Worryingly, the Mark Henry push could indicate that he’s been selected to face ‘The Dead Man’. If that’s the case I’m confident he will do something (such as injuring himself or an opponent) beforehand to convince management o change their minds. He never has been and never will be a credible enough worker to fill that prestigious position.  

The question of how long Undertaker can carry on wrestling has to be asked too. He is clearly done as a full time member of the roster, but he has apparently stated that he could continue making annual appearances at WrestleMania for several more years. This is good news for both fans and WWE, as long as opponents can be built up in plenty of time.

Personally I think ‘Taker has three WrestleManias left. WrestleMania XXX will take place in 2014 and will probably be held in WWE’s “home arena” Madison Square Garden (I say “home arena”, they barely promote shows there anymore because of either exorbitant costs or some ridiculous grudge held by Vince McMahon about something or other – it depends on who you listen to as to which reason you hear). I can imagine ‘Taker wanting to hang on for a few years to help out the promotion and also finish up at a meaningful time, and MSG in 2014 would seem perfect.

If I were WWE’s booker (or lead writer, to use their terms) I would have ‘Taker face Triple H next year, going with a rematch angle. I would use Alberto Del Rio or CM Punk at WrestleMania XXIX in 2013 because I think of everyone on the current roster they are the most likely to become the next huge main event spectacle (Punk’s already there really). For ‘Mania XXX in 2014 I’d pick John Cena. That would allow the hype to really capitalise on Cena’s status as “the man” and cast real doubt on the outcome of the bout.

But that’s me. Judging by the current television product and the way the situation’s been handled for the last several years I expect that whatever happens next year The Streak will be handled with the care and attention it deserves. In many respects it now means more than any world title, and WWE want to keep it that way.

Friday 29 July 2011

Better is Better

With all the attention RAW’s been getting recently thanks to CM Punk, Vince McMahon and Triple H it strikes me that SmackDown isn’t receiving the praise it deserves. For the past several months now the blue brand has been providing viewers with a consistent and enjoyable product. The long term plans and building of new stars shows that WWE is considering the future more than they have for the last half decade. It’s good news and should be treated as such.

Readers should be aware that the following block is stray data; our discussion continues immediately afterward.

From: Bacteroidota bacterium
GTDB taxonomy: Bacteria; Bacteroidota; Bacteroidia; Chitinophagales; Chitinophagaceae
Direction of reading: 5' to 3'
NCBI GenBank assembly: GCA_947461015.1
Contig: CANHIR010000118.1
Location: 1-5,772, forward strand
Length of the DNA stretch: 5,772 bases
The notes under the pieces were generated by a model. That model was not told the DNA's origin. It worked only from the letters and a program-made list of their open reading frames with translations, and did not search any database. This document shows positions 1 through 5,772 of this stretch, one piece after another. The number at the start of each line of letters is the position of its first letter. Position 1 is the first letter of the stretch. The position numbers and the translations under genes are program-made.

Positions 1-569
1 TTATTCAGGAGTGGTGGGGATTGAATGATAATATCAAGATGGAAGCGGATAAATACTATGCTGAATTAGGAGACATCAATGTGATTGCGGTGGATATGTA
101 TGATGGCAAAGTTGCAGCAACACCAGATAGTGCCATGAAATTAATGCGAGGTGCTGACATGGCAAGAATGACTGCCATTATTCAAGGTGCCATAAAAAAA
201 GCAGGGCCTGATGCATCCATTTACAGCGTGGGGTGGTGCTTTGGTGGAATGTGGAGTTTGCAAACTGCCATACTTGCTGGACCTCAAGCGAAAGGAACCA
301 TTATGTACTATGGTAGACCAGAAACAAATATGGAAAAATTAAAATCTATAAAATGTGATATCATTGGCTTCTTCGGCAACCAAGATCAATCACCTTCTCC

I’ll start by drawing attention to Mark Henry. This may be the 437th time he’s been pushed as a monster heel, but unlike previous occasions mostly everything is being done right. He’s been put over equally large and intimidating competitors and been credited for various storyline injuries which makes him seem far more unstoppable than he ever has before. More importantly he’s not been rushed into challenging for the world title. I can remember a similar push in 2006 where he was chosen as the opponent for World Heavyweight champion Kurt Angle completely out of the blue. The two had a decent match at the Royal Rumble, but everyone knew who was going to win because the former ‘Sexual Chocolate’ had come from nowhere to wrestle in the main event.

The slower approach and the way Henry has been built up make him far more credible. I still don’t think WWE would go all the way and give him the championship, but I think he’d be an acceptable challenger to a babyface champion at this point. He has an imposing look and an edge to his voice when cutting promos that makes him credible. Both he and WWE have done fine work since May.

Sheamus is another guy who has been used well lately. He was allowed to look dominant against both Randy Orton and Christian and now seems on course for a face turn. If and when that happens I think he could be incredibly popular. He has a clear sense of humour, a unique appearance and the ability to work an enjoyable match with anyone on the roster. I’ve said before that if he were one of the good guys he could become the new face of SmackDown. That’s still the case.

I originally thought we’d see him included in the Orton versus Christian feud in time for a triple threat match at SummerSlam but it appears that’s no longer the case. The new direction (a feud with Wade Barrett) should be fine as long as it doesn’t last too long and stall the ‘Celtic Warrior’s’ momentum.

I wouldn’t be surprised if he were World Heavyweight champion by the end of the year. Nor would I be surprised if he ended up feuding with Mark Henry at some point.

I have a lot of time for Ezekiel Jackson. He doesn’t wrestle a style I like and doesn’t have any impressive moves, but if his push continues on its current path he could stand a chance of becoming a big star. He’s a limited worker and his mic skills aren’t that good, but he still routinely gets decent reactions from crowds. It would be easy enough for an intelligent writing team to keep him away from microphones and keep feeding him expendable heels and jobbers.

Still disagree? Think of it this way: how enjoyable would it be to see him knock John Cena unconscious? Your answer is probably “very”, which goes to show that if booked right ‘Zeke could progress beyond the 1980s smiley babyface approach and develop a genuine appeal.